Until the dawn of the computer age, the constant clickety clack of typewriter keys was part of the mid-century office landscape.
While the concept of a typewriter dates back to at least 1714, the Sholes & Glidden Type Writer, which began production in late 1873, was the first commercial typewriter to appear on the American market (in 1874).
The first Sholes & Glidden was very decorative with numerous painted flowers and decals. It looked similar to a sewing machine, due partly to the fact that is was manufactured by the sewing machine department of the Remington Arms Company.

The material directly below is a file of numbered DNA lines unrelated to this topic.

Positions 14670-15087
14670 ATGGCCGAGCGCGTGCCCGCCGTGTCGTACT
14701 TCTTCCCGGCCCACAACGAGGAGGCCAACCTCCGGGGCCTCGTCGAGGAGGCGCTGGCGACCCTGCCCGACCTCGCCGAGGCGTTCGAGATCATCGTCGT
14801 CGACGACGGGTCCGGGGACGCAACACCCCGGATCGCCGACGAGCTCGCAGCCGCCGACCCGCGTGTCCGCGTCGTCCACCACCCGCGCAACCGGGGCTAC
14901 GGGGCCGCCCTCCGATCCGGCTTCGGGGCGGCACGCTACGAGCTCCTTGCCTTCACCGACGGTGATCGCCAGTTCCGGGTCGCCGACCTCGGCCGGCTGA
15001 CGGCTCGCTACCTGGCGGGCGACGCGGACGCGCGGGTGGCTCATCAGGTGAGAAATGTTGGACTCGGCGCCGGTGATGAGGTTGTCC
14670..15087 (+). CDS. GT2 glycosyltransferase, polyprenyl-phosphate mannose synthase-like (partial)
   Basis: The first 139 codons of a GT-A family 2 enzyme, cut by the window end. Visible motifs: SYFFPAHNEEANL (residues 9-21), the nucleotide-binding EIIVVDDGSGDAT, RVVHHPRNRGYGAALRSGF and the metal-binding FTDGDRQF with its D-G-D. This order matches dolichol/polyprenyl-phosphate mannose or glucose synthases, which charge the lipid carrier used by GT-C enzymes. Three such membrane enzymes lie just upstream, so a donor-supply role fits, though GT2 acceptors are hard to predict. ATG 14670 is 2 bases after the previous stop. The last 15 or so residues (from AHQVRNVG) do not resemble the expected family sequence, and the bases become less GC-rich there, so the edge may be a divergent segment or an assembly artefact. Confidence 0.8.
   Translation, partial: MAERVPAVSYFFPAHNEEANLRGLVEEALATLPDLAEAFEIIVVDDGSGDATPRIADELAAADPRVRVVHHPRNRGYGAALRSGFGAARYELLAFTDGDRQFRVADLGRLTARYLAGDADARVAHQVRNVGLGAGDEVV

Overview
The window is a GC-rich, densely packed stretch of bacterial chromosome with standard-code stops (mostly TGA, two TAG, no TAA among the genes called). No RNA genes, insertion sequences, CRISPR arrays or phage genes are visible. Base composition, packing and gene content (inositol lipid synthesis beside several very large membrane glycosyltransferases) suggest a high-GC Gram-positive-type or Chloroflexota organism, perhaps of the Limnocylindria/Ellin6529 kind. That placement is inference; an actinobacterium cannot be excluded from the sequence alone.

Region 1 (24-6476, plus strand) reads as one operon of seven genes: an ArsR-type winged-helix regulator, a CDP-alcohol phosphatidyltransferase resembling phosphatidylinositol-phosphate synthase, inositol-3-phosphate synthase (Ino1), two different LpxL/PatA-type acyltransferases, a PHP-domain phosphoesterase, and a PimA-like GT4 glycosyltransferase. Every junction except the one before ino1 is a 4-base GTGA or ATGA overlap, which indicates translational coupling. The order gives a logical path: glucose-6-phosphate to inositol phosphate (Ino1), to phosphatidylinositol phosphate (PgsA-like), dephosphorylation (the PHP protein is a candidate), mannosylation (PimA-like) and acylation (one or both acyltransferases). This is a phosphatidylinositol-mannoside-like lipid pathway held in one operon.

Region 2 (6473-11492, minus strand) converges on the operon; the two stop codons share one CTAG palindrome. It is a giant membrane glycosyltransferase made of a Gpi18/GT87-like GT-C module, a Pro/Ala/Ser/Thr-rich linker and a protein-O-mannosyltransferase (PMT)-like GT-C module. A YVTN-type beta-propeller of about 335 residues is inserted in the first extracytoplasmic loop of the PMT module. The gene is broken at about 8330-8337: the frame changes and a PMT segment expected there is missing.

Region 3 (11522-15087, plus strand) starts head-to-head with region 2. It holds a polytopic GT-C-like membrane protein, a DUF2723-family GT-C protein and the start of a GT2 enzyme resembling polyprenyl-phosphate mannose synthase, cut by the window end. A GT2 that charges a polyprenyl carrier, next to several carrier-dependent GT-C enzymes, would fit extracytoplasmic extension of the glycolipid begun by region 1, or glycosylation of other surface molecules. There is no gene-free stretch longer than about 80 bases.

The odd-looking machine typed only in capital letters and introduced the world to the QWERTY keyboard which is still with us today. While Sholes & Glidden had limited success, its successor, the Remington, soon became a dominant presence in the industry.
|Antique 1906 Remington Standard, Bygrassdoll|
While basic typewriter functions remained the same throughout the years, the designs, colors and special features changed and grew with the times.
|The Oliver Standard Visible Typewriter, Lucca Bales Vintage|
|Olympia Progress typewriter with German keyboard, Anodyne & Ink|
|Olivetti Lexon 80 typewriter, Artyfactz|
I'm sure these early typewriter companies could not have imagined that their machines would one day be stripped of their keys to make jewelry, collage art and scrapbooking projects!
|Antique typewriter keys, The Old Time Junk Shop|
To start or add to a typewriter collection, Etsy is a great source for finding these relics of a (noisier) time gone by.